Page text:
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Author Topic: Can two 36v power supplies be used in series to get 72v?  (Read 31559 times)

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Re: Can two 36v power supplies be used in series to get 72v?
« Reply #50 on: April 25, 2009, 09:37:10 PM »
It does appear to have dual outputs, so it may be worth investigating the AC secondary voltage values, it would not be hard to modify.
 

We have a guy who is obviousl not terribly adept with electrinics.  Do you *really* want to have him modifying a fairly high-power piece of electronics by remote control?  Sounds like a recipe for disaster (and possibly a trip to the emergency room) to me....

Regards,
Ray L.
Regards,
Ray L.

Offline simpson36

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Re: Can two 36v power supplies be used in series to get 72v?
« Reply #51 on: April 26, 2009, 02:54:43 AM »
Thanks to everyone for the education. Here is what I learned primarily:

It is a lot more complicated that I imagined. There is no agreement at all on how to go about this.

I'm an engineer who spent many years building prototypes of all kinds and doing fault analysis on machines and packaging lines and I had a machine shop with my own heat treating furnace. I cut all kinds of exotic high strength materials including H7 H11, Inconel, Ampco Bronze, etc. I'm a newbee at building my own CNC, but I'm not inexperienced at machining or mechanical design.

While I am definately not up to speed on electronics, I've done work at a Chlorine plant where the cell rows run at hundreds of KV. When you walk the 'tunnel' which has fiberglass grating, your skin tingles and your hair stands up. Needless to say, I know enough to not blow myself up. I think "don't touch the wires that are making that crackly sound" is a good rule . .LOL!


Anyway, this issue is now moot as my solution was to buy a NEMA 34 72V servo motor from www.homeshopcnc.com   

I also have on order replacment power transistors that *might* fix my existing 36V supply (yes, I'm handy with a soldering iron, as well as a desoldering iron). If so, then maybe I'll get another Gecko and use the little 36V servo on my troublesome Y axis, otherwise, I'll just pitch the PS and sell off the little servo and move forward. 

« Last Edit: April 26, 2009, 02:57:50 AM by simpson36 »
Re: Can two 36v power supplies be used in series to get 72v?
« Reply #52 on: April 26, 2009, 10:12:19 AM »
Good luck with the repair.
Personally if I happen to post a problem that were out of my field, I would like to see all options and self evaluate whether I have the capability to carry them out.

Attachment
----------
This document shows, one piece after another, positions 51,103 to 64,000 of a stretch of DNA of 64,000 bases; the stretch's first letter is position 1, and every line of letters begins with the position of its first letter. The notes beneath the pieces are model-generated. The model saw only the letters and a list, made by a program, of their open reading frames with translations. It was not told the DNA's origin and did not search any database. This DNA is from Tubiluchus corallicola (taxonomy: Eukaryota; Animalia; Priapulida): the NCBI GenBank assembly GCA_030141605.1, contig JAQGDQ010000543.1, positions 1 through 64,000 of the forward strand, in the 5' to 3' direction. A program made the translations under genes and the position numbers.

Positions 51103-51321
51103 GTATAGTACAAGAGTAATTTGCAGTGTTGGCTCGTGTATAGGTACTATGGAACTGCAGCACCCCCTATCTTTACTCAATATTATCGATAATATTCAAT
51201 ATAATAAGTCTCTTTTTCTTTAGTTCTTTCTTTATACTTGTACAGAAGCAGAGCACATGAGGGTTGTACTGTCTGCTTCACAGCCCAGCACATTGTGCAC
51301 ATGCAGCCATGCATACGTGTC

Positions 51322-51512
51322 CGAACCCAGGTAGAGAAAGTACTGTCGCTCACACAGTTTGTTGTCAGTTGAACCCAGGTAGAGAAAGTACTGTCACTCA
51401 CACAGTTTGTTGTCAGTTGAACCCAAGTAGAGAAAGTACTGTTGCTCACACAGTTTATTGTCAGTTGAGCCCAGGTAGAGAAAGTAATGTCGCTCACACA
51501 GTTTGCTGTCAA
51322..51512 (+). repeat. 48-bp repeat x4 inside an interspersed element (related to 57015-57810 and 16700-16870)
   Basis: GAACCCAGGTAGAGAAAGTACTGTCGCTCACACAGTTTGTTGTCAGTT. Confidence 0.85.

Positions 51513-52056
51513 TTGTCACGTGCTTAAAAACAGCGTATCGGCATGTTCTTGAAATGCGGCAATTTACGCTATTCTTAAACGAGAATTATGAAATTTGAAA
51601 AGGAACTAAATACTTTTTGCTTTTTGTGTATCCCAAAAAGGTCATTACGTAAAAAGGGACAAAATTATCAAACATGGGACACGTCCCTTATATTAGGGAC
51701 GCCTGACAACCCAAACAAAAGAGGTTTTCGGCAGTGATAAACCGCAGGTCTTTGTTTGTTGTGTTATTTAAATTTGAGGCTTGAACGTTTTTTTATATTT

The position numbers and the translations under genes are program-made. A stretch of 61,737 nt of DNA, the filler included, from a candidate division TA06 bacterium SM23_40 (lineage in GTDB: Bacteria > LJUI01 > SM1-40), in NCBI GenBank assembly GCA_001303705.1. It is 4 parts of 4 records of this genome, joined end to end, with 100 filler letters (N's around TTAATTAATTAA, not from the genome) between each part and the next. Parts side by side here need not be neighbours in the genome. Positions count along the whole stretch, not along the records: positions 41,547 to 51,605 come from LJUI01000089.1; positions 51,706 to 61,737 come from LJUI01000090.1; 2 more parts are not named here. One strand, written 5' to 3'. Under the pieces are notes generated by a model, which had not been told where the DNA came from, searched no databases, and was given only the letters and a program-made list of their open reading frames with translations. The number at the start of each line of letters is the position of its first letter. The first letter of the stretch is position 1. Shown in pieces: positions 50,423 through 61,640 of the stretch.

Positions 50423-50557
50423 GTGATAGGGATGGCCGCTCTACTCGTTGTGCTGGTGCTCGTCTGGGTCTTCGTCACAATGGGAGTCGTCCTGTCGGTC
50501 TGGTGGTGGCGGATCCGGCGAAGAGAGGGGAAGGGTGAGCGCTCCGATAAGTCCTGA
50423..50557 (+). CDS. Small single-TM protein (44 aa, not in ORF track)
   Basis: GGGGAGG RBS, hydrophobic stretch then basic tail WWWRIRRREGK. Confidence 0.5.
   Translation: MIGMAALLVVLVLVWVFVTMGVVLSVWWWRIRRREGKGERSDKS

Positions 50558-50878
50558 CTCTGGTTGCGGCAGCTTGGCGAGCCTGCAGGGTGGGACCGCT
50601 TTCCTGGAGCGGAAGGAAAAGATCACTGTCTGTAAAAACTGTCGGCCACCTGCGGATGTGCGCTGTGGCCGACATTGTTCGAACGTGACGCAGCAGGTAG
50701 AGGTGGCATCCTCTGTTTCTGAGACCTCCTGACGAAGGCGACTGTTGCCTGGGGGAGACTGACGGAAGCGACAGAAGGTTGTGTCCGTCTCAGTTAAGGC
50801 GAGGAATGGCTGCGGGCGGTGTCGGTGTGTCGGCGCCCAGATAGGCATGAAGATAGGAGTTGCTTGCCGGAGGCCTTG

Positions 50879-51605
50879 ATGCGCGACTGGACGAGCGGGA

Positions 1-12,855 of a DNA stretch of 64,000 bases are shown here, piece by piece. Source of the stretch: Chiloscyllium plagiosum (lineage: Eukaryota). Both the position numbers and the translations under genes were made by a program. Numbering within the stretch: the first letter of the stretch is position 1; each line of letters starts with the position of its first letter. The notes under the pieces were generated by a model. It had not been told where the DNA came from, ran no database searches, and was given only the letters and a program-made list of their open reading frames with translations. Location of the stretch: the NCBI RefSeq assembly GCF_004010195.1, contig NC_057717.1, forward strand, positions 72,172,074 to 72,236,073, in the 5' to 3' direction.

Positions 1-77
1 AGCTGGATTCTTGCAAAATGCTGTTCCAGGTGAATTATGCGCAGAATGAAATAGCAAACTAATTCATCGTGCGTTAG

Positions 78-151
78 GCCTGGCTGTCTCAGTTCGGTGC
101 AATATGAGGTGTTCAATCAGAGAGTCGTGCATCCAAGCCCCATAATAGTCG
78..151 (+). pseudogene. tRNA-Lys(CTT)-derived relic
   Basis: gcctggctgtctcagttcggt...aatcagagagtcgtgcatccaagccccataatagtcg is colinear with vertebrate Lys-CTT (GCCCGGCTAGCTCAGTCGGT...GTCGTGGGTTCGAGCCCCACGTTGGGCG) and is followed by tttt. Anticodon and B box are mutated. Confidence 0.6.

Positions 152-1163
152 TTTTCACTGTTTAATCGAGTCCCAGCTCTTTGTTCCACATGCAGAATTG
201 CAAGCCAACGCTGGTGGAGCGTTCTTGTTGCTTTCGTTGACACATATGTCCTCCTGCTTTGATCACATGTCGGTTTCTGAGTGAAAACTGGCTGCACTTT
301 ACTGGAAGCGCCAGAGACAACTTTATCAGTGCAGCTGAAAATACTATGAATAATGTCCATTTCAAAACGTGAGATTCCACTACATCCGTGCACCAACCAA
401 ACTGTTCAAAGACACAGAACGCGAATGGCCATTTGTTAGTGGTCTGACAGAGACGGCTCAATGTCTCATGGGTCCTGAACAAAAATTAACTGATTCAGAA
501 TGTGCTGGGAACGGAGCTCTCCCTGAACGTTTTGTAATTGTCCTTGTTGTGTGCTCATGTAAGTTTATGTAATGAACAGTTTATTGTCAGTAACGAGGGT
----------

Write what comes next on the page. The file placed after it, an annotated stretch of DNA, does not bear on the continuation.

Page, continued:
I figured that being an Engineer, albeit mechanical, you would have the ability to assess your own comfort zone in using any of the suggestions.

Offline simpson36

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Re: Can two 36v power supplies be used in series to get 72v?
« Reply #53 on: April 26, 2009, 10:34:45 AM »
NOsmoking,

I very much appreciated every suggestion and exactly as you point out, I realistically assesed my ability to devine a doable solution from all those cards laying on the table in front of me. While I can solder very well, if my life depended on my designing a circuit more complicated than a light bulb with a switch, I would be long gone . .LOL!!

As with my question about wiring limit switches at 24v and interfacing back to the 5v BOB, what I needed and could not get was someone to make me a schematic with part numbers. Given that, I can build things electronic. But I assess my ability to design electronic circuits as near zero and my abiltity to fry expensive components at near 100% . . ;D

The last thing I want is to put off people who are sincerely trying to help, but when there is conflicting information, I really have no way to determine which is correct. I was able to repair a variable speed drive by replacing the MOSfets, so I'm simply parrotting that proceedure with the power supply.  I take zero credit for fixing the controller. It was a FAQ on www.littlemachineshop.com that led me to try replacing the MOSfets. I can desolder an huge transitor and solder in an identcally numbered replacment, but I'm not foolish enough to believe I had ANY idea if it would work or why . . .  ::)

Anyway, my ability to run a 72V motor on a 72V power supply is relatively high, so that was the safe route to take, methinks, but I value every response, even if in the end there is no clear solution.
Re: Can two 36v power supplies be used in series to get 72v?
« Reply #54 on: April 26, 2009, 10:40:46 AM »
NOsmoking,

As with my question about wiring limit switches at 24v and interfacing back to the 5v BOB, what I needed and could not get was someone to make me a schematic with part numbers. Given that, I can build things electronic.


I could draw a 24-5v  interface up if you still need it, let me know the BOB.
 

Offline simpson36

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Re: Can two 36v power supplies be used in series to get 72v?
« Reply #55 on: April 26, 2009, 07:34:20 PM »
Nosmoking,

My particular problem was resolved in this way: